It's easier now than ever to learn to DJ and get started out playing tracks. There's more equipment, music and gig opportunities available for DJs than ever before. However, even in the dawn of the digital DJing age learning to DJ can still be a challenge. Here are seven of my top tips for new DJs that will help you get started on the right track.
One of the most important things you can do to help yourself out as a DJ is to find a mentor. This could either be a private DJ teacher, or a teacher at a DJ course. It could be a friend who has been DJing for a while and is willing to show you some techniques on a weekly or bi-weekly basis. Although there are plenty of great tutorials online, many people will still find it easier to learn to DJ from another experienced jock. In addition to showing you technical skills, they may be willing to share some of their personal experiences about gigging, DJ battles and more with you. As a bonus, they may also invite you to their events where you might have one of your first opportunities to play for an audience!
Your mentor will be able to help advise you on things like making equipment choices and show you the right way to scratch, mix and share ideas about how to DJ creatively. You will save a lot of time and money if you can learn the correct way to DJ from the get go. Mentors can be found just about anywhere, but you will need to seek them out. If you're lucky, you will find someone amazing who will teach you all about the exciting world of DJing.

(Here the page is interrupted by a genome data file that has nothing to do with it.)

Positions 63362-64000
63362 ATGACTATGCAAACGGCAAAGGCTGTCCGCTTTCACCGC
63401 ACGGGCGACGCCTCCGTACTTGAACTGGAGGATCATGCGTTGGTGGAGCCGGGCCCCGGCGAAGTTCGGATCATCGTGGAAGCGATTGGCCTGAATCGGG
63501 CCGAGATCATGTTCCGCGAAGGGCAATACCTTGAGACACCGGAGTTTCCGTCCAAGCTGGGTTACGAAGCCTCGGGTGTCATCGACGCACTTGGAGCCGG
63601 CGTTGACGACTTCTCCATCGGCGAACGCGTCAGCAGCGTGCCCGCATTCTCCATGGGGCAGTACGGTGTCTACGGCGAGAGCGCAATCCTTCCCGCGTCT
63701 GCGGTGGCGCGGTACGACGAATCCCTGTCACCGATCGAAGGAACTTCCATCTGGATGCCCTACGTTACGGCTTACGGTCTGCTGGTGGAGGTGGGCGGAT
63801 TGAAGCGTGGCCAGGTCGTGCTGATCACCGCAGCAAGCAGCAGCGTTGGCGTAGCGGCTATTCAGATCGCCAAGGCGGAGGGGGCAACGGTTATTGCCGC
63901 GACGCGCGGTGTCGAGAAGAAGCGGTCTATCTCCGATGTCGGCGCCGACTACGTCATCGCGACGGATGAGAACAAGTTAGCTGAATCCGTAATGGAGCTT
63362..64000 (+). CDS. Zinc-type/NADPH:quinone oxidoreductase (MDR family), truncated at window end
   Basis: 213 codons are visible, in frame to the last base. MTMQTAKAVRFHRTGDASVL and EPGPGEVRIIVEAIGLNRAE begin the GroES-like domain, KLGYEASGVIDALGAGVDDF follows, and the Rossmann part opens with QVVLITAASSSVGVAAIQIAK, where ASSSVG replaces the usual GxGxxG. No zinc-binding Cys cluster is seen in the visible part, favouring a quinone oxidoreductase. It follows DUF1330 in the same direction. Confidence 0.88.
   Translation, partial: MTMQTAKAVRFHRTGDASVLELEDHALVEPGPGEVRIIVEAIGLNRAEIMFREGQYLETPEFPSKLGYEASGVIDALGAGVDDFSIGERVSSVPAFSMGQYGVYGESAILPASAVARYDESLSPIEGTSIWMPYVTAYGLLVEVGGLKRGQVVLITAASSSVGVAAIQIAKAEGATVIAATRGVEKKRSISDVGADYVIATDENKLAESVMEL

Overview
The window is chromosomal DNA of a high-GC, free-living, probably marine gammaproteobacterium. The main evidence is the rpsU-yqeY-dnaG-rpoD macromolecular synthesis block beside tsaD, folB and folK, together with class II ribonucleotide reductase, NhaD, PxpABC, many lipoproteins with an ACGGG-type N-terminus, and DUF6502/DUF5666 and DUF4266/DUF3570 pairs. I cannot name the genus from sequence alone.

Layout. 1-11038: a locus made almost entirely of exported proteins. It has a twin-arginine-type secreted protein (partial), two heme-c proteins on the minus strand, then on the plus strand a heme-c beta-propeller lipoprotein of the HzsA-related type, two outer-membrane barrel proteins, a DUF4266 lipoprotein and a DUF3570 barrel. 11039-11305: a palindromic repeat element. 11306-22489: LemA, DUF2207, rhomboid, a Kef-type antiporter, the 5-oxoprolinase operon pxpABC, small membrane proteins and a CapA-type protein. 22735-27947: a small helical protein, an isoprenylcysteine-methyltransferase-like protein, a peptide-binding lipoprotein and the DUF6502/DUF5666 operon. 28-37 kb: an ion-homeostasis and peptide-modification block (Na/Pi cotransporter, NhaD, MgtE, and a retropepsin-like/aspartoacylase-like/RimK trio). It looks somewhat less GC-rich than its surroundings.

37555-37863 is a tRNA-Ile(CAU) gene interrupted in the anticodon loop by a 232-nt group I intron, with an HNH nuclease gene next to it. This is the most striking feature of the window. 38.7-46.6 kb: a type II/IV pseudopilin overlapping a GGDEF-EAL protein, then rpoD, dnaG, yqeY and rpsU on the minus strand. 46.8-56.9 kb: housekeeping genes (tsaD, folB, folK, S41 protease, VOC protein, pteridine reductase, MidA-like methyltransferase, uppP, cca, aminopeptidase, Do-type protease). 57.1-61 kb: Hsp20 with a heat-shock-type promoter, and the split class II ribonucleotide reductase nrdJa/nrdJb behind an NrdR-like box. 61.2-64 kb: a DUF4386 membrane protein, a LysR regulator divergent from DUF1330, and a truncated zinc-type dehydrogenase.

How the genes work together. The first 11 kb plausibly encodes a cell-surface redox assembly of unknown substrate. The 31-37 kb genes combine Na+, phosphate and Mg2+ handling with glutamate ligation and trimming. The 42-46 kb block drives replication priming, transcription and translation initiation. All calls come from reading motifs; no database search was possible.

Every DJ needs to have an incredible collection of songs that represents their musical tastes. While many artists play only one sound, it's a good idea to be open minded about musical genres and include great tracks from every genre in your library. Building a music collection will take time and resources. Start from scratch and begin to dig for records on a weekly basis. Nowadays the majority of your 'digging' time will be online, and there's many sites that sell dance music including beatport.com, wasabeat.com, and www.junodownload.com/djdownload. You can also download exclusive remixes and tracks from sites like soundcloud.com and music blogs. It's likely in the future we'll see DJs playing tracks from streaming sites like Spotify but we're not quite there... yet.